COMMUNITY FEATURE – Rich Blondel’s great terrain!

August 18, 2016 Community  No comments

Desert and Rocks!

In our very first Community Feature, we took a look at Rich Blondel’s CORE collection. Now Rich is back with a look at some of his Dark Age terrain, and some words on how he built and painted it all.


” Greetings, Samarians.

I am happy to be able to show you all my Dark Age gaming table! I wanted something that looks very natural and would be easy to make, I didn’t want to sink a lot of money in this project either, so I’m presenting a photo tutorial for a cheap board that will look (I hope) realistic.

• I bought two wooden boards, each 4’x2′

• I took some used cork noticeboards and tore them up around the edges. I glued the cork down to the boards, and kept the pieces aligned pretty well with the edges of the board. To hide the line created when the two boards are put together, I used smaller pieces of cork as shown in the photos.

• I glued down patches of sand on to the cork to create some varied texture.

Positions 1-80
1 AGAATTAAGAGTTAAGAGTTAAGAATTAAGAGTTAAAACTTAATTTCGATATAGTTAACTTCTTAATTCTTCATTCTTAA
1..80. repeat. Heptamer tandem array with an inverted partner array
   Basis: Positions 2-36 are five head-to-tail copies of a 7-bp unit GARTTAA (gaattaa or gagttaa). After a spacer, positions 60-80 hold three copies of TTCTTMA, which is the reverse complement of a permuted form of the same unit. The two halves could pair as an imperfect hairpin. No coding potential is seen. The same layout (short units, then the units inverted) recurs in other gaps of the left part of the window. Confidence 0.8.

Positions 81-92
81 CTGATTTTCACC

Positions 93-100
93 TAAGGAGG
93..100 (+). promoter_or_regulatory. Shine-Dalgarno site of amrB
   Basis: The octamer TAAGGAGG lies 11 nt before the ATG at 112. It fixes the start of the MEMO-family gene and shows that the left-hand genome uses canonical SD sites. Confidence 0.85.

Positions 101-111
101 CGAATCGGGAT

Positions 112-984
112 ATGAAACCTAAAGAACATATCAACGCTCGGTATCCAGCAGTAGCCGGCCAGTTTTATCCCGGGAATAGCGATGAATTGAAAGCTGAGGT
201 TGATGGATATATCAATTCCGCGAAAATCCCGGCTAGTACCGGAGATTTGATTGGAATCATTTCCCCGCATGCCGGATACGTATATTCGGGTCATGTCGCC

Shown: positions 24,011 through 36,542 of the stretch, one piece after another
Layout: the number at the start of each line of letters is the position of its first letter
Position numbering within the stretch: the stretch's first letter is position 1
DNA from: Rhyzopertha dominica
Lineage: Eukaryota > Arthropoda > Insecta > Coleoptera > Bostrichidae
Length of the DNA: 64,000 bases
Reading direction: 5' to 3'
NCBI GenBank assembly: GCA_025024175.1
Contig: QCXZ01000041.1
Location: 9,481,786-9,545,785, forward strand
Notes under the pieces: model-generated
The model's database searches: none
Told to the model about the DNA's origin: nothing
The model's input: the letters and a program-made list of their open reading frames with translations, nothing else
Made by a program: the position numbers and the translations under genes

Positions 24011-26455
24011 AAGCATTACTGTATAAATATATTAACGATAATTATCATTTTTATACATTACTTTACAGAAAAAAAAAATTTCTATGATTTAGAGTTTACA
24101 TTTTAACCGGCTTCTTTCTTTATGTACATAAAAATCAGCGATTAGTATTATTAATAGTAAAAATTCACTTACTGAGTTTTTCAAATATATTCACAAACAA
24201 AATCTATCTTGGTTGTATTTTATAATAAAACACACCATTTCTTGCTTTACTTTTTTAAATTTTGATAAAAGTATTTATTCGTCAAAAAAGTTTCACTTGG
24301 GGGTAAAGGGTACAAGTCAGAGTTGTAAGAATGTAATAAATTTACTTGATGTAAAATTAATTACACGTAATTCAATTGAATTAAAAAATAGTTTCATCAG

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• I wanted a desert table with a lot of rocks… So I went walking in my local woods and took rocks I thought were nice. Slate is definitely my favorite. [Of course, if you don’t have woods nearby that you can take rocks from, you can always pick some up from a local landscaping center – Ed.]

• In my opinion, nature is definitely the best to represent nature. The only problem, I find, with this approach is the weight of the big pieces. If you’ll be traveling with your terrain, you might be better off choosing to make your rocks out of foam or tree bark.

• I used foamboard and cork to make the bases for the rocks. I glued these two pieces together with white glue (PVA), and I glued the rocks on to them with a hot glue gun (glue pistol).

• For a bit more of a Samarian feel, I added some industrial bits to a few of the foamboard bases.

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• When it came time to paint the table and rocks, I used a variety of spray primers. All of them were what I considered to be “desert colors”. The rocks also received some light dustings of grey, and then they were finished off with a pale, sandy dry brush with a wide brush (the kind typically used for painting houses).


I hope you enjoyed these photos. I’m currently working on some rusty pieces of Samarian architecture, some I’m excited to be able to show you those next time around!

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